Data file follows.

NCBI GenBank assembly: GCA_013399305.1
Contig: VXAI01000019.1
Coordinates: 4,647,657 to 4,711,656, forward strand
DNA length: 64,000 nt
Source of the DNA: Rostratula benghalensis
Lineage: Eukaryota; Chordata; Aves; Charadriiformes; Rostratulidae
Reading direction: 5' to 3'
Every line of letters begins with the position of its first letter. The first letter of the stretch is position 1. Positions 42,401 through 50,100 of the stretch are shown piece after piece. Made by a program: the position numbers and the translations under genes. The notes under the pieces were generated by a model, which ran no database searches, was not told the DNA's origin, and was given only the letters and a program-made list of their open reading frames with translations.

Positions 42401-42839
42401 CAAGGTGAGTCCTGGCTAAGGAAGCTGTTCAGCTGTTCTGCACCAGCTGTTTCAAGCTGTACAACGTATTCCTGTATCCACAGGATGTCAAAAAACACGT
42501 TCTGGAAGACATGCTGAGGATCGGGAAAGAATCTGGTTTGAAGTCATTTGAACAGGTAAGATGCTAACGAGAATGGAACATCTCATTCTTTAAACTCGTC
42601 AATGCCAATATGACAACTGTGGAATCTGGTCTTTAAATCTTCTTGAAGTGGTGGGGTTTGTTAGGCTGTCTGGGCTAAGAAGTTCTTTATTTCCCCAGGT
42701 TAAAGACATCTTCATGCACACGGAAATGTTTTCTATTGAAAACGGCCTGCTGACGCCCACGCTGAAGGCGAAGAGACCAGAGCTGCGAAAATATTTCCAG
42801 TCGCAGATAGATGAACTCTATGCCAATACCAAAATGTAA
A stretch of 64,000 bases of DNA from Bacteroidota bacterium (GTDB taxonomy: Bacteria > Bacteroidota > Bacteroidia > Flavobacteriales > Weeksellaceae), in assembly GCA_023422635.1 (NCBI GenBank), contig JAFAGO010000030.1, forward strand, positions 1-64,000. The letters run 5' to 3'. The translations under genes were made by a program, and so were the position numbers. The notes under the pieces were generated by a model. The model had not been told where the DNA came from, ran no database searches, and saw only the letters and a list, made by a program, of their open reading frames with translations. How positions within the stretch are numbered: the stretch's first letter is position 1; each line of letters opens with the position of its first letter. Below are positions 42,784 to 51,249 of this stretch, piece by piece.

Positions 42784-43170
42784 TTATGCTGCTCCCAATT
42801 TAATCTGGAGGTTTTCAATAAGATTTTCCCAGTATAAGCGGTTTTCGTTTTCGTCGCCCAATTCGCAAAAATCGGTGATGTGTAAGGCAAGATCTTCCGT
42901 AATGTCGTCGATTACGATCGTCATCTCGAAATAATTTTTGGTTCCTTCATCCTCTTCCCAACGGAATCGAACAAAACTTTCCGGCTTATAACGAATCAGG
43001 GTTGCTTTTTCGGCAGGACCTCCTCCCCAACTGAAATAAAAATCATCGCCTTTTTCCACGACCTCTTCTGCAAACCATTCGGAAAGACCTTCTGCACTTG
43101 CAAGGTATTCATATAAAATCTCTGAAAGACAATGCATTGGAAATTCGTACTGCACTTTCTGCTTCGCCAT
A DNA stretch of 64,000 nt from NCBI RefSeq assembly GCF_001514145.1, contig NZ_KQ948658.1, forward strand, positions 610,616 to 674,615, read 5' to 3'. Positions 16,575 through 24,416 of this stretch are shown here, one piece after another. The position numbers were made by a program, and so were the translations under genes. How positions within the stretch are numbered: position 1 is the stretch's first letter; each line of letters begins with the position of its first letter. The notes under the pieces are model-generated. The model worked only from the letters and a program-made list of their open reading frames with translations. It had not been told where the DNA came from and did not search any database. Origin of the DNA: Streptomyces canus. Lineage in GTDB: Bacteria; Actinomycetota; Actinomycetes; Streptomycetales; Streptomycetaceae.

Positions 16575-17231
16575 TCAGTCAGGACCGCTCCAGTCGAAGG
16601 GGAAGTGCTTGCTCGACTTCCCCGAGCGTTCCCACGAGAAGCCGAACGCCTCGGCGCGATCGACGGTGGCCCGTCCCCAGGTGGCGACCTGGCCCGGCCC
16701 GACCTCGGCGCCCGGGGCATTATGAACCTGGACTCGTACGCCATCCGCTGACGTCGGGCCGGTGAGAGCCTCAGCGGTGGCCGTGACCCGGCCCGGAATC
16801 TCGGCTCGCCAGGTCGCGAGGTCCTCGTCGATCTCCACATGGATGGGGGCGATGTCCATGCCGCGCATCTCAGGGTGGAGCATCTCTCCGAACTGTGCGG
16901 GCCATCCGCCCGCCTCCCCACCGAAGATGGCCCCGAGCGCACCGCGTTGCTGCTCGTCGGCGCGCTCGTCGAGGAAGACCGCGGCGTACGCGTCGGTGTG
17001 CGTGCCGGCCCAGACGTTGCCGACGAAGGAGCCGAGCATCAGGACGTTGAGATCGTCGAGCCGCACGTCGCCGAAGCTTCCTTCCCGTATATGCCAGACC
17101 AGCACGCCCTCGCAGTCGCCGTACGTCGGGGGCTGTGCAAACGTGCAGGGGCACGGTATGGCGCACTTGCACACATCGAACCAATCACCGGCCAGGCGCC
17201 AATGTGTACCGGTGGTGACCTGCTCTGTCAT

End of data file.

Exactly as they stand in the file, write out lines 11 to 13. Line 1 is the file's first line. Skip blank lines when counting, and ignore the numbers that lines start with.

42501 TCTGGAAGACATGCTGAGGATCGGGAAAGAATCTGGTTTGAAGTCATTTGAACAGGTAAGATGCTAACGAGAATGGAACATCTCATTCTTTAAACTCGTC
42601 AATGCCAATATGACAACTGTGGAATCTGGTCTTTAAATCTTCTTGAAGTGGTGGGGTTTGTTAGGCTGTCTGGGCTAAGAAGTTCTTTATTTCCCCAGGT
42701 TAAAGACATCTTCATGCACACGGAAATGTTTTCTATTGAAAACGGCCTGCTGACGCCCACGCTGAAGGCGAAGAGACCAGAGCTGCGAAAATATTTCCAG